Last week, the micro-blogging website Twitter announced an implementation that gives them the possibility to withhold certain tweets to be viewable from certain countries, if legally required to do so. The backlash was expected and came in swiftly with countless of users express their #outrage. While some see an actual improvement in Twitter’s new policy as they make the process transparent in contrast to previously just deleting the offending tweeting.
Of course many are fearing that this move will enable governments to curtail freedom of speech by requesting Twitter to blank out unwanted tweets that is going against a sovereign narrative and thus rendering campaigns of minority voices on the social media service, that has been often attributed to be a vital tool in the Arab Spring, ineffective.
One of these countries is of course Thailand, where freedom of speech has been steadily on the decline over the past few years and recents months have seen an intense and emotional debate of the Kingdom’s ambiguous, but yet draconian lèse majesté law. While groups demanding a reform or the complete removal of Article 112 of the Criminal Code are battling with hardcore royalists and other opportunists, who are of course still upholding the notion that the royal institution needs to be protected above all else, the government of prime minister Yingluck Shinawatra are maintaining their past stance and denying any move to amend the law whatsoever.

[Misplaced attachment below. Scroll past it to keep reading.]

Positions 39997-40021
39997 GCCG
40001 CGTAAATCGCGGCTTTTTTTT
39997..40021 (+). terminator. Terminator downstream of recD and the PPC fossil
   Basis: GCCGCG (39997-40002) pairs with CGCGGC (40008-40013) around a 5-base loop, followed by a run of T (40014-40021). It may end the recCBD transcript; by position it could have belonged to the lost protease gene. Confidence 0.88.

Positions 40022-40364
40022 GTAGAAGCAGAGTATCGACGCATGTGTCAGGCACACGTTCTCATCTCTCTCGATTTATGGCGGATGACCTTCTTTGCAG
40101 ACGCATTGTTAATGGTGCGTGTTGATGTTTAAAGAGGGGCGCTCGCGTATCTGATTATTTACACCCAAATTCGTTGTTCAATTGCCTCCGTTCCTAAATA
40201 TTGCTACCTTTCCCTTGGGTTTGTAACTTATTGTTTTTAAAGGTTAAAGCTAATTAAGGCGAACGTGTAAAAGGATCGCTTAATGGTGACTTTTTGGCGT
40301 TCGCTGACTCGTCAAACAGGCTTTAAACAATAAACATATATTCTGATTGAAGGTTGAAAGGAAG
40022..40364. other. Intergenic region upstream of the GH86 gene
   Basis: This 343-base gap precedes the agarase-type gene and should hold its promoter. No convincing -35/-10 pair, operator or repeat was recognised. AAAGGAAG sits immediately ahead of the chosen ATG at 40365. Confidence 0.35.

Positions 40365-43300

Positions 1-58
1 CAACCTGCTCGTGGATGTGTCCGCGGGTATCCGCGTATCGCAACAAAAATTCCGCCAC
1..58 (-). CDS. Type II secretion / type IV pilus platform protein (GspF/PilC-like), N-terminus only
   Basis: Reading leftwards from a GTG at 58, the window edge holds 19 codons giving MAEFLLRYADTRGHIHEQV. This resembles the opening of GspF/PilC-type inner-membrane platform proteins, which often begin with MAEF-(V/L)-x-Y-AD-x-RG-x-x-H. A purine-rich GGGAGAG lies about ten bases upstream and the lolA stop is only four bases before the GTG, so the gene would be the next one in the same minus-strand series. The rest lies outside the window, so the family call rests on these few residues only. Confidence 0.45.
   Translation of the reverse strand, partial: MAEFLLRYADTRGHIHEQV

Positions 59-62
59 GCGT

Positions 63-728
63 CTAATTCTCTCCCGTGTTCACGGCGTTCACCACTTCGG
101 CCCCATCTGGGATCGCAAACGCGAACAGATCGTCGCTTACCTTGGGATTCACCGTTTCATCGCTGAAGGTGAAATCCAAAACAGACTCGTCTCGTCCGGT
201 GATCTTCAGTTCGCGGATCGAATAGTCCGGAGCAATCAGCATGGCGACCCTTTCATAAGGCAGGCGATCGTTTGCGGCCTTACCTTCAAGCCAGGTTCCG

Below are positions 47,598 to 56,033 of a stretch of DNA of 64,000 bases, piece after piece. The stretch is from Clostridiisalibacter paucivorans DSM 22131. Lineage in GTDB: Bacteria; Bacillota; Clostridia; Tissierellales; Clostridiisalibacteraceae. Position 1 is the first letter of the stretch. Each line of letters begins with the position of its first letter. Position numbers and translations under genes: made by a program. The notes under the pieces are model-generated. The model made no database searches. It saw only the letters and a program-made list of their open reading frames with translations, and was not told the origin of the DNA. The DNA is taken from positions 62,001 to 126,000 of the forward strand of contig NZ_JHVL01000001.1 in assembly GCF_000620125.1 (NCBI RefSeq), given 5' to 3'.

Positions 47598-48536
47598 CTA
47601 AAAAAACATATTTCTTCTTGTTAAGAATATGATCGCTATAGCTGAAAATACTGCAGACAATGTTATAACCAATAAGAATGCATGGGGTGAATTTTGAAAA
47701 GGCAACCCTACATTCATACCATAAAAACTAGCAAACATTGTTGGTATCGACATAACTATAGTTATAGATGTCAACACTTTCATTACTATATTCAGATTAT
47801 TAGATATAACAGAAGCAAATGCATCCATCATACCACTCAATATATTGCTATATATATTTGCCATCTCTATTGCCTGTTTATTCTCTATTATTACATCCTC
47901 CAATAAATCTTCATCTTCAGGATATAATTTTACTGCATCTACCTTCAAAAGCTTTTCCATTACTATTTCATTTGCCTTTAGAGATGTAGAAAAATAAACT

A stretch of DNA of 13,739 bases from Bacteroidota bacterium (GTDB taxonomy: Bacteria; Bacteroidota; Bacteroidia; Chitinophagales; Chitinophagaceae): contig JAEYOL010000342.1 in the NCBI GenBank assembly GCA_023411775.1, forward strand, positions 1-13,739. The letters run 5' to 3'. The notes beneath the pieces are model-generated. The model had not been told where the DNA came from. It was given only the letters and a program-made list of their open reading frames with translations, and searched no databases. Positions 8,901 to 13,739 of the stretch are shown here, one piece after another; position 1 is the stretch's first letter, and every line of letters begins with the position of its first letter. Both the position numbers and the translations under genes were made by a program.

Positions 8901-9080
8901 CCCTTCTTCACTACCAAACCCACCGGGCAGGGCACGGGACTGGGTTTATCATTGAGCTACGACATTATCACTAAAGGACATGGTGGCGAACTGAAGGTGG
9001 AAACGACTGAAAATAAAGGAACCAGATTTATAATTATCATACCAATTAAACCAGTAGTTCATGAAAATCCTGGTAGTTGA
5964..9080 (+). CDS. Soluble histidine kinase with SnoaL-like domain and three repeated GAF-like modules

January 31, 2012
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